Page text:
Lisp Users Are Arrogant

[moved from SocialProblemsOfLisp; some ReFactoring needed. Arguments re-arranged chronologically]

Scenarios of arrogance.

Code rage

When Lispers use other languages, often they think, "Man, this would be so much easier in lisp." Then of course, they must tell innocent bystanders, which isn't really endearing.

My last anecdote came from a language which is considered pretty enlightened and kind of lisp-like. When you call a library, it can throw an exception to you. Well, in lisp it can also signal a warning - if your app wants to handle it personally or give advice, that's fine; otherwise the library just decides what to do on its own.

So, I was writing an opensource library that conceivably would encounter partially-junk data. My desire was to signal a warning and crystallize something over time. I mentioned pointedly in a comment that the language didn't support warnings, and planned to deal with errorhandling later when I see what the library's evolved into. (The comment at least was politic enough not to mention lisp.) -- TayssirJohnGabbour

"I wasted years of my life not knowing about this?"

Lisp is like TheRedPill - after you take it, you think that maybe you should start killing other programmers who don't know any better and seem opposed to taking TheRedPill anyway. This wears off eventually, and you focus on building your own little submarines that fly. Occasionally popping into the net and fighting mythological creatures like trolls, or offering strangers odd red candies.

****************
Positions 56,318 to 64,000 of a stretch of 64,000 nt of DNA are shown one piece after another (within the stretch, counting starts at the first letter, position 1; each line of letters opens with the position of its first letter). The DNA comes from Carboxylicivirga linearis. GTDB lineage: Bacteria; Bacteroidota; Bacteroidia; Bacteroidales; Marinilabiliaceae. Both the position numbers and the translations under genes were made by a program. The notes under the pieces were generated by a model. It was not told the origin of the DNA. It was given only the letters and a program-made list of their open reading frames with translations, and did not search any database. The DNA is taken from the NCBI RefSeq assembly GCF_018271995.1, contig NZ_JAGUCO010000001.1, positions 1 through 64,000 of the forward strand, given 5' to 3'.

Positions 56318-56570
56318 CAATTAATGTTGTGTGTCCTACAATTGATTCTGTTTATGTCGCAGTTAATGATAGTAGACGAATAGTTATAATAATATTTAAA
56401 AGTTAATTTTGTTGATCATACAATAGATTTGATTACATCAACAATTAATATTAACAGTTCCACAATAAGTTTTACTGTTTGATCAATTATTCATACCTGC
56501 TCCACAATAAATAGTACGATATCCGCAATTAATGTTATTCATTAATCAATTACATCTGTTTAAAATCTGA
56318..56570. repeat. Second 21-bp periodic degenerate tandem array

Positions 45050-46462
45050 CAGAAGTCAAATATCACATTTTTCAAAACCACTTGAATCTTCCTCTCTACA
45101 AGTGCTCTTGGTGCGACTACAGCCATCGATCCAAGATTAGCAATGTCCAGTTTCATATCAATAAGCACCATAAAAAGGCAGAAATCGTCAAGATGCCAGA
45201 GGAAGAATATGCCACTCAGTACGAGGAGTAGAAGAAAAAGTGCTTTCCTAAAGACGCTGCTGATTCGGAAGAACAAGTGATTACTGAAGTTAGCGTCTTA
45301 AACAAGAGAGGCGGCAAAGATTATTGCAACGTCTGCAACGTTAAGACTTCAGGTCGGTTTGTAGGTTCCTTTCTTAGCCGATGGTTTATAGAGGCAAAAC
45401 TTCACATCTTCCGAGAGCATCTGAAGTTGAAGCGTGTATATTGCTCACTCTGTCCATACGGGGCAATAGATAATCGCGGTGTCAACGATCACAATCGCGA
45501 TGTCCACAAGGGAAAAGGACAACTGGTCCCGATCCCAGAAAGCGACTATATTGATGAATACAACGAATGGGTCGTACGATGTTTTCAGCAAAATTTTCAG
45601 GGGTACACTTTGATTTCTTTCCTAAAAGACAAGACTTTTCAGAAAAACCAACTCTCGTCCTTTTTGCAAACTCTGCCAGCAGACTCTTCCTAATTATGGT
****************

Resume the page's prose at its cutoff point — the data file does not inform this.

It's just a macro!

When she sees a BenevolentDictator and his TrustedLieutenants? getting together and announcing some new for(;;) loop, with a media circus and people getting paid to write new articles about it, your average lisper-in-the-street has one piercing thought: "Macro!"

Here are videos taken of MITers in the wild, setting upon LL2 speakers who unwittingly came bearing only macros: (Mainly with the Safe-Asynchronous-Exceptions-for-Python guy, the Microsoft guy, and the Ruby guy. Well, the Ruby guy didn't bear macros, which in his case was the issue.)

Republic of Lisp

Lisp is pretty different from other languages in government structure, and newbies initially have a hard time with it. Most languages have a BenevolentDictator and his TrustedLieutenants?, who actually call themselves by those names. Well, with lisp there is less need for such dictators and pals because people are empowered with various tools, macros currently being the most hyped. So you see more of a democracy, with individuals and representatives who can synch together with things like the CommonLisp standard.

So lispers will sound off on anything and everything, without knowing they're giving your sacred cow a noogie. "Damn, what's with this Guido Said This, Guido Thinks That crap?"

Loopy lispers

Some people are tempted to carry the "applied philosophy" nature of lisp a little far. Well, at least I personally might; I'm not sure if there are examples from others:

There is no loop

When a lisper hears, "Why are lispers too PURE to have a for loop?" it's like being told lisp has no parentheses. (Lisp's loop macro is like every for loop, in every language, rolled up into one. Like a giant neon cluestick, even the keyword "for" is almost always seen in it.)

As with any blatantly false propaganda, the human side of lispers are also targeted. "Respectable pragmatists" denounce lispers for acts of militant arrogance and insanity, emphasizing that percentage of socially unusual individuals who occur in any community. (*cough* Java BileBlog? *cough* .NET AngryCoder?.)

Does that make a few lispers arrogant like a self-fulfilling prophecy, to see people acting this way? Who knows.

Yes, I think this is at the heart of a lot of it... I'm imagining explaining to a PerlProgrammer? that perl is crap cause it lacks lexical closures, and that perl sucks cause you can't memoize functions without editing them directly, and perl sucks cause... well you get my point. Oh- and I could also toss in a couple of points about how nasty Perl programmers are, and back that up by referencing his reaction to my previous statements...